February 24, 2021
Jennifer Ng, MD
Plant the seeds to your best life – plant-based diets for obesity treatment and/or prevention
If you are what you eat, how do you eat your way to your greatest self? 2020 is out, 2021 is in – it’s time to plant the seeds to living your best life after a tough year. Bye-bye, quarantine fifteen and stress eating. Hello, wellness warrior and plant-based diet – that’s right, based on current evidence, many nutrition experts recommend plant-based diets for obesity treatment and/or prevention1. In fact, vegetarian diets are one of the three healthy eating patterns recommended by the 2015–2020 Dietary Guidelines for Americans2. But that’s not all – plant based diets have been shown consistently to also improve cardiovascular health, as well as decrease risk for diseases like diabetes and cancer, and to top it off, be better for the environment1.
While all this sounds very exciting, let’s get into the nitty gritty of what exactly is a plant-based diet. Generally, this term can refer to a number of different eating patterns, ranging from vegan to all different types of vegetarian3.
- Vegan diets – exclude all meat and animal products, which encompasses seafood, eggs, dairy and even honey.
- Ovo-vegetarian diet – a vegetarian diet that includes eggs
- Lacto-vegetarian diet – a vegetarian diet that includes dairy
- Ovo-lacto-vegetarian diet – a vegetarian diet that includes both eggs and dairy
- Pescatarian diet – a vegetarian diet that includes fish
- Flexitarian or semi-vegetarian diet – focuses predominantly on plants, with occasional meat consumption
You may be wondering – with all these options, which plant-based diets are the most effective for weight loss and health?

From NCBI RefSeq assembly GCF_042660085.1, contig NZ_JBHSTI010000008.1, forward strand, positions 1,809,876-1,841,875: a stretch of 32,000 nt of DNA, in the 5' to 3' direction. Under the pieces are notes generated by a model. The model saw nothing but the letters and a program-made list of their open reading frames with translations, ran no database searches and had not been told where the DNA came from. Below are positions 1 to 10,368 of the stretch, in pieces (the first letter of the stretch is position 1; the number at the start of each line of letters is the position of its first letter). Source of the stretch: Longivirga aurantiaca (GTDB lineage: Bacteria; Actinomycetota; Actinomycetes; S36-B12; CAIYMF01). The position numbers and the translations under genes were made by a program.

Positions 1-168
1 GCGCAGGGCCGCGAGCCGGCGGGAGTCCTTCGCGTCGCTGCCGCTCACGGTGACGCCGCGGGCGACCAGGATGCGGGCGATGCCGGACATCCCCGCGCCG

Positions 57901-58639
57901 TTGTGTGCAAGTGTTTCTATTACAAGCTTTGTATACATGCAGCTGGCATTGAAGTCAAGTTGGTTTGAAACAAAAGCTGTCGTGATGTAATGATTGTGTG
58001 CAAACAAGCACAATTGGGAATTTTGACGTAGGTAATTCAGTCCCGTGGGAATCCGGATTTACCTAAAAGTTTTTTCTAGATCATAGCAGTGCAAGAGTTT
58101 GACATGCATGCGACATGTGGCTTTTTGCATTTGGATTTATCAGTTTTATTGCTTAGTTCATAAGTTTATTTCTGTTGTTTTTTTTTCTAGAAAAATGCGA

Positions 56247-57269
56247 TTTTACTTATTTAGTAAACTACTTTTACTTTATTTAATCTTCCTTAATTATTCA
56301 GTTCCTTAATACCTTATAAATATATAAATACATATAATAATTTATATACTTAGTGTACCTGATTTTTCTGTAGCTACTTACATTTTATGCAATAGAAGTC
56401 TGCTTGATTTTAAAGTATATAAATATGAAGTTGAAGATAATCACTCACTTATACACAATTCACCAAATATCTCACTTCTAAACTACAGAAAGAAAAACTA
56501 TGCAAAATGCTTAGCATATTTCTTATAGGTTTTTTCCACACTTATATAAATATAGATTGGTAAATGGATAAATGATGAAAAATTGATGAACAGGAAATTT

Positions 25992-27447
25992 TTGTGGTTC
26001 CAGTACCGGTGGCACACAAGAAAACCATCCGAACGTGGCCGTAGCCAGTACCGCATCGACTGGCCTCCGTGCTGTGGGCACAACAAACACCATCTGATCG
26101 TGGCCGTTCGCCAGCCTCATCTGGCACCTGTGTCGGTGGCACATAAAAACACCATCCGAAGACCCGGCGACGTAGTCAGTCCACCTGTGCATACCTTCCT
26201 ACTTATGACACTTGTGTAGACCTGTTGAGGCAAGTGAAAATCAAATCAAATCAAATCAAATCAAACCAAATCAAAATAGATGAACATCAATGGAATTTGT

Generally, studies show that vegan and ovo-lacto vegetarians lose more weight compared to pescetarians, semi-vegetarians and omnivores (those who eat everything)4. In fact, the ovo-lacto vegetarian diet is comparable to the much touted Mediterranean diet, for both weight loss and reduction of cardiovascular disease risk5. However, the ovo-lacto vegetarian diet works better on lowering LDL- or bad cholesterol, whereas the Mediterranean diet is superior in lowering triglyceride levels.
Enticed by these benefits but still too intimidated to make the switch? Try starting with these easy steps:
- Begin with incorporating just one or two plant-based meals into your week. Once you get used to it, you can gradually add more into your routine. Both ovo-lacto vegetarian and vegan diets are considered equally effective plant-based diets for obesity treatment, so choose based on what eating pattern you are able to maintain long-term4.
- Play with texture and color. Plant-based diets don’t have to be boring. The 2015–2020 Dietary Guidelines for Americans recommend a variety of different colored plant foods (encompassing grains, vegetables, fruits and nuts/seeds), divided over the course of the week2. The predominant vegetables should be red and orange (including winter squash, pumpkin and sweet potato), starchy (i.e. white potatoes, corn, green peas, green lima beans, plantains, and cassava), legumes (for instance, beans and peas) and other (such as iceberg lettuce, green beans, onions, cucumbers, cabbage, celery, zucchini, mushrooms, and green peppers). To a lesser extent, leafy greens are also recommended. Vegetables can be consumed either raw or cooked, and prepared from different formats including fresh, frozen, canned, dried or even juiced. If you need inspiration, here are 50 ideas to get you started, including options such as “very vegetable curry” and “red, white and blue salad”6.
- Can’t do it alone? Then do it with somebody else. Make a pact with a friend, coworker or family member, to switch to a plant-based diet together. Challenge each other to a friendly competition – who can do it better, develop tastier recipes, etc. If you don’t have anyone you know who wants to eat a plant-based diet, you can also find like-minded people and resources online (for example, check out expert-based: nutrition.gov,7 or this website by three vegan/vegetarian friends: hurry the food up8).